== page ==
The event in Paris followed the same vain as “How to Be Idle.” Hodgkinson played songs that promote idleness and the liberty of life, written by artists like John Lennon, and The Clash, as well as joyful children’s song like “You Are My Sunshine,” to which everyone hummed and sung together.
During his talk, he pointed out the interesting fact that the word “school” originally came from the Greek word “scholee” which means “leisure,” and that education was something people elected to do. It’s not something young people did against their will to prepare themselves for the job market.
“That’s the kind of school we want to run in London, where you can go and develop yourselves, educate yourselves, learn or civilize,” Hodgkinson said of the Idler Academy.
In between playing ukulele and singing, Hodgkinson casually explained how he dislikes Thomas Edison for inventing lamps. Today, however, such innovative figures are idolized in Silicon Valley.
“The boss of Facebook works 19 hours a day and sleeps with a BlackBerry under his pillow,” he said.
What the world needs is an antidote for such a lifestyle, and that is what he has been doing for the past two decades.
Hodgkinson himself says he prefers to do what he calls fulfilling work. In “Idle” he writes that it’s better to be average at many things than to be very good at only one. Hodgkinson encourages readers to beat their anxiety and grow and bake their own food. That way, people can declare their independence from industries that have taken over their lives.
Hodgkinson admits such a life would be very difficult to achieve these days.
“It’s getting more difficult with BlackBerrys and mobile phones and those e-mails,” said Hodgkinson, who once gave up e-mail for two weeks.
“Dealing with guilt is important but it can only be done though an intellectual process.”
During his idling session in Paris, Hodgkinson said that he is working on a new book about 10 years of trying, and failing, to live a balanced life between working and doing chores, such as gardening and cleaning chickens to be cooked, all in order to pursue a self-chosen, creative life.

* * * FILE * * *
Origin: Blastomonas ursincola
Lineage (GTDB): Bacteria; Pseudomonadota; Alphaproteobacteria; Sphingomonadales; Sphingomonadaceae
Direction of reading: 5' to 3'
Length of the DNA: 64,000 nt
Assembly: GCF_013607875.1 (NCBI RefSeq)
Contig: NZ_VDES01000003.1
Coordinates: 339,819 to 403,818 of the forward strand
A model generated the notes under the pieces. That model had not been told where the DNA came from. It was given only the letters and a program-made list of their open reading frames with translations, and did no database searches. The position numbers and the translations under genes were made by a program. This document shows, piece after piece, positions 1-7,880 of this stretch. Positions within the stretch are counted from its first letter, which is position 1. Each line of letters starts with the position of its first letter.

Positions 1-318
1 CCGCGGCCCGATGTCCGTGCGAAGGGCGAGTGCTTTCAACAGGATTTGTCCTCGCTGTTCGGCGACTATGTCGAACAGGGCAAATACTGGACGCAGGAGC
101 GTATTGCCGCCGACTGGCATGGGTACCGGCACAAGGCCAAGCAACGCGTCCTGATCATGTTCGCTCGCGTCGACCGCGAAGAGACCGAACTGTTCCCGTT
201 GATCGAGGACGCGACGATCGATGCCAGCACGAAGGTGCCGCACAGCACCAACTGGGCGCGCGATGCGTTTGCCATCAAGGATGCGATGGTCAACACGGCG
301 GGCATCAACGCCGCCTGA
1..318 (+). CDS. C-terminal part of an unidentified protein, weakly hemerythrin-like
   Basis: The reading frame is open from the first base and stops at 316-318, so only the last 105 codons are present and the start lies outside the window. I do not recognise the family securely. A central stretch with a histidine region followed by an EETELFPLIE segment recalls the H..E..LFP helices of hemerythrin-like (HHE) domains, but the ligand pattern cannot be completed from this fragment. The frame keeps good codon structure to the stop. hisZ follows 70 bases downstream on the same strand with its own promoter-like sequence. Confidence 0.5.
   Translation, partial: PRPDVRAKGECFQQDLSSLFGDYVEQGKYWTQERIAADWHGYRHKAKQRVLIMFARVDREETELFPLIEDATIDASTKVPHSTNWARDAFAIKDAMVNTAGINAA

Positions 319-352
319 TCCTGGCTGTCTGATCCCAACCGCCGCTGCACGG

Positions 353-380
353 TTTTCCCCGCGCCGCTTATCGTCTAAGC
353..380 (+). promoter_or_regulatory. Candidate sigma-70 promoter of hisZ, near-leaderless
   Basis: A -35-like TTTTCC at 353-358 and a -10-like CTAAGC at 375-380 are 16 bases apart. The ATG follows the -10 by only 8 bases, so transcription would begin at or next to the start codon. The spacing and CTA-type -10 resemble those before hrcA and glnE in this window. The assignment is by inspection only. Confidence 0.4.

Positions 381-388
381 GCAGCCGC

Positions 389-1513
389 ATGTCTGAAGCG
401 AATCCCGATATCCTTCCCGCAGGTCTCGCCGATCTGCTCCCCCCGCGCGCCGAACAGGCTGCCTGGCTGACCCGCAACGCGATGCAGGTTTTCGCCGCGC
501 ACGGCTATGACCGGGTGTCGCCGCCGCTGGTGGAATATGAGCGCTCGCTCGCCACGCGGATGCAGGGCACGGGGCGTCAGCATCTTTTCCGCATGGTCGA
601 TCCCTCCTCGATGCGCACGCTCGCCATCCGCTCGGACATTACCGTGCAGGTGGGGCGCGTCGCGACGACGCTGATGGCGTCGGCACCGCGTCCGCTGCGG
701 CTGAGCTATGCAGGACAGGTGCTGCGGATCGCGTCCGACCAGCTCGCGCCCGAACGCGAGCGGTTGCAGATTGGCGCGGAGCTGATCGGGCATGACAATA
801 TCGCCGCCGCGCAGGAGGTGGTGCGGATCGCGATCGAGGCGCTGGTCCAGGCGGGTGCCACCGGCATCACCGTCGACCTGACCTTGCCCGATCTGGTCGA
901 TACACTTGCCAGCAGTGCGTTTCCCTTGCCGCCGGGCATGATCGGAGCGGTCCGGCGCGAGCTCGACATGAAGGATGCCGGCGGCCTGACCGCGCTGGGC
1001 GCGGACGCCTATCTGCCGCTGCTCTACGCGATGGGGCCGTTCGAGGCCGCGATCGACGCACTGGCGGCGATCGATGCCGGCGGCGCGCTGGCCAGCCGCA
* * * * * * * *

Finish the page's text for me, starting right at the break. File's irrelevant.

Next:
“What I want to say is you can have a boring job and still be creative. I think the combination of these two things are good,” said Hodgkinson, who also admits he dislikes doing chores.
Hodgkinson says every country may embrace a different kind of idleness. The French are known for their long lunches and cigarette breaks. It’s all about mentality, he said.
“To look around the world through the eyes of radical anthropologists, that can really help,” he said.
“In Mexico, you can have two siestas every day without any guilt, and people can sit in a square, staring into space literally for an hour or even longer without any sense that they’ve got to do anything.”
“If such a life is possible in that part of the world, it means that the philosophy is there if you want it,” Hodgkinson said.
Hodgkinson suggests readers meditate when needed, and bicycling and walking everyday without distraction for 15 minutes. He also finds gardening and keeping pets “fantastically therapeutic.”
“What keeps me alive is being able to have a nap everyday,” he said. “I would lay down for 20 minutes and that’s lovely.”